Jessica began looking for other options as the shelter began to fill up, and not only was the safety of her family on her mind, but she was also concerned that her family was taking up valuable space from families who were coming in from south Florida who might not have homes to go back to.
“I felt bad because there were a lot of people in the shelter from Tampa who fled from the storm and they had no idea if their home was going to be there when they returned,” she said. “We’re a large family and we brought our own beds and stuff, but it was filling up. That’s a large area of the floor we were taking up and I didn’t want someone to get turned away because we were here.”
Jessica decided to look to see if there were other options for her family, so she decided to check the U.S. Army Aviation Center of Excellence Facebook page for updates, and at the time she saw that no shelter was planned to be opened on post, so she decided to leave a comment about her situation.
The last thing she expected was to be directly contacted by an official from the post, especially with the installation dealing with the potential shutdown due to the storm, she said.
Lisa Eichhorn, Fort Rucker Public Affairs officer, reached out to Jessica to inquire further about her and her family’s situation.
“[Eichhorn] reached out to me and private messaged me and asked about my situation, and I told her that we were in a shelter right now, so we start talking and she asked for some suggestions,” she said. “I told her about the hotel and how it was full, so she ended up talking to the manager at the hotel and somehow they found us a room right around dinner time. It was amazing how fast they worked.”
Karen Brenenstahl, IHG general manager, was on duty at the hotel Sept. 10 trying to work through the bookings and cancellations they were experiencing due to the storm, and when she got the call from Eichhorn, she worked hard to try and secure a room for the Perez family.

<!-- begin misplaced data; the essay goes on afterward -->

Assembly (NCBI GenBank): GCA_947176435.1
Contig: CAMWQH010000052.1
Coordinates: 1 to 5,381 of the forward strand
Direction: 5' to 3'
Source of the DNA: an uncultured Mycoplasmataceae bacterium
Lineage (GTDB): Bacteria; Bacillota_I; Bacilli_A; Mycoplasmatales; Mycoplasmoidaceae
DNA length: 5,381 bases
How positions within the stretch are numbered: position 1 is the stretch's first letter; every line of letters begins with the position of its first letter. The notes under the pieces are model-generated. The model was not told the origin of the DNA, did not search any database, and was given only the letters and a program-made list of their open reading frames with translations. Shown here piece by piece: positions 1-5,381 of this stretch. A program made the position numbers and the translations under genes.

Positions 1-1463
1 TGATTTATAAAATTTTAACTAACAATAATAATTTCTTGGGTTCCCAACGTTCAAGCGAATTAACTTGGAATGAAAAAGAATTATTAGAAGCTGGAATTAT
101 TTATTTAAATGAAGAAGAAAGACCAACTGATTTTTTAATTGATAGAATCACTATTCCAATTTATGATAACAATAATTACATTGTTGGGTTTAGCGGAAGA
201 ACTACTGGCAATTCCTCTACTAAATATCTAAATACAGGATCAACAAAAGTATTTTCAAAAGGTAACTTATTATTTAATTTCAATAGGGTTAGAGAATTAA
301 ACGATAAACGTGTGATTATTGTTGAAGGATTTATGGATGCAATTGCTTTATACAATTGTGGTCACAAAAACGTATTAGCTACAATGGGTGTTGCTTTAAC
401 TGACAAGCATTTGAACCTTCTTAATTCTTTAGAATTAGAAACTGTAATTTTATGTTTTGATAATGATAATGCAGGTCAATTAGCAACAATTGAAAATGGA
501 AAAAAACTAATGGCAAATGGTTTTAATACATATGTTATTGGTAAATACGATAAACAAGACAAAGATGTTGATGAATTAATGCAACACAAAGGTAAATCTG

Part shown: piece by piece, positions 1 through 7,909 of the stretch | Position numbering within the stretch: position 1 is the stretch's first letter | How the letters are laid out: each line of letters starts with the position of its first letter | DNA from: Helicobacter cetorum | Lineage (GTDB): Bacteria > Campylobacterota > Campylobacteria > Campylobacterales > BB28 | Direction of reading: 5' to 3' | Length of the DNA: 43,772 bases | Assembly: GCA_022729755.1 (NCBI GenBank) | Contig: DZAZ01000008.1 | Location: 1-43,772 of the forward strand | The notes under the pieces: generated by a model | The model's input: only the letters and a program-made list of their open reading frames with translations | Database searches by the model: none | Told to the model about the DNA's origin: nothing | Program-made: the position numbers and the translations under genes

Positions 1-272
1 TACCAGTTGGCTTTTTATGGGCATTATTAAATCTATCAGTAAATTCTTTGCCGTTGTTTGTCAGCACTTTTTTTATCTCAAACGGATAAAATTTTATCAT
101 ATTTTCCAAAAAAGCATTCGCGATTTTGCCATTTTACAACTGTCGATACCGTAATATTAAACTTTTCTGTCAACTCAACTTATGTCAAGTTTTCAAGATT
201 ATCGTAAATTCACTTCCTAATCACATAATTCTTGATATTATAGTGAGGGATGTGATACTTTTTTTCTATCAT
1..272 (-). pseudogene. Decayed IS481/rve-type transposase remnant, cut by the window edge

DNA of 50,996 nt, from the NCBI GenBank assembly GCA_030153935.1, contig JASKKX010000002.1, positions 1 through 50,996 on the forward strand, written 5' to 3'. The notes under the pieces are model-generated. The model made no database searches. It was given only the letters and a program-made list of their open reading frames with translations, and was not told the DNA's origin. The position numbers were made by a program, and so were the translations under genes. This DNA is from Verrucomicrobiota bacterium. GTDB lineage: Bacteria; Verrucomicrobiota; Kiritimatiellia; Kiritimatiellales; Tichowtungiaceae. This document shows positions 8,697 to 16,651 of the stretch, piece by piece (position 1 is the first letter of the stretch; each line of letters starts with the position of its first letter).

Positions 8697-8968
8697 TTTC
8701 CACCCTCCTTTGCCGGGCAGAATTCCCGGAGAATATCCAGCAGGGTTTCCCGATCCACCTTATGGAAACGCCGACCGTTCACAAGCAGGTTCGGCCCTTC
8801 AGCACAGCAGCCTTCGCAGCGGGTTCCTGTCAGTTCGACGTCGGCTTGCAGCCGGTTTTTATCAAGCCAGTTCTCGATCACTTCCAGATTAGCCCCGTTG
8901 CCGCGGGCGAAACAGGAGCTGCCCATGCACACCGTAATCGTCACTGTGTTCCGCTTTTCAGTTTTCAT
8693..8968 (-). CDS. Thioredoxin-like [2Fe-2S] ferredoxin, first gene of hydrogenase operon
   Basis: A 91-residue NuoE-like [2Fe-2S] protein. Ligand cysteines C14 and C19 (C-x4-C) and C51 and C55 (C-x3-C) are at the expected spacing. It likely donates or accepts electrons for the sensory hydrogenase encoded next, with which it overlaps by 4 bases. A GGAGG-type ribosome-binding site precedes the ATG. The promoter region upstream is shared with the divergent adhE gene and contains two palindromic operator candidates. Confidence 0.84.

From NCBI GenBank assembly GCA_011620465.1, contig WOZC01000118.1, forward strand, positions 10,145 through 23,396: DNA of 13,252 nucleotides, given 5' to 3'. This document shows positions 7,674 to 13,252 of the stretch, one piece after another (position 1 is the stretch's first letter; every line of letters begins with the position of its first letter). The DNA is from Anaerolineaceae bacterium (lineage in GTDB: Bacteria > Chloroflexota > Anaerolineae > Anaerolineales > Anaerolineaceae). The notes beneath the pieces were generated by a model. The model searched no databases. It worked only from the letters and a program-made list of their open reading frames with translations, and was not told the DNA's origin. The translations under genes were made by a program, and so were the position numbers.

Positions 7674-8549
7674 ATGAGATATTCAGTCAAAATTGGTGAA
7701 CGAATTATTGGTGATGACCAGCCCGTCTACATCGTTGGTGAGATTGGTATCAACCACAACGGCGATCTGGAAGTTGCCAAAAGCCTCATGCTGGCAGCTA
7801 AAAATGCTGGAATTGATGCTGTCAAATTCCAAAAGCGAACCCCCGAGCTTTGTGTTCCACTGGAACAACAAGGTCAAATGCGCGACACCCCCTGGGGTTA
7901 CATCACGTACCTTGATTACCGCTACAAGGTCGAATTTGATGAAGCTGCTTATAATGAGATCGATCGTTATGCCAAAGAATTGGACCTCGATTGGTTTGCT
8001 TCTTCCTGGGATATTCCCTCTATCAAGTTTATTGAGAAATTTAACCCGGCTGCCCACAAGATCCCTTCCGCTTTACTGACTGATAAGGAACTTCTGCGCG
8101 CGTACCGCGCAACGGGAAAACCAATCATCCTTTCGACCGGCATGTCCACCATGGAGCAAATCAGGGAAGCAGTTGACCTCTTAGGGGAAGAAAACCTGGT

“It was really just a matter of going back and looking through our inventory because we’re basically watching that inventory constantly because of cancellations, and the problem was they needed a family room,” said Brenenstahl.
The hotel houses 652 rooms, but only 38 of those rooms have two beds, so availability was a big issue. But despite the low availability of family rooms, Brenenstahl was able to find one for the Perez’s and get them in.
“When we finally got in [the hotel, her husband said], ‘Just being here is such a relief — I can let my guard down, I can relax, and I know my family’s safe.’ It was a huge relief,” said Jessica. “I wasn’t expecting anyone to be [administrating] these [social media] pages [on a Sunday]. [Eichhorn] spent so much time helping us get into a room, and we got a room and it was awesome because I don’t know if I would have been able to sleep that night.
“If it weren’t for [Eichhorn] or [Brenenstahl], I have no idea what it would have been like,” said the mother of seven. “I think it was a really positive experience for us and it really made us feel like someone cared.”
Eichhorn said that it’s a big part of her job to monitor the installation’s social media for families who might be in need.
“When we say we put your safety first, we mean it, and that’s why we monitor our social media so closely,” said the public affairs officer. “We take the safety and security of our families very seriously.”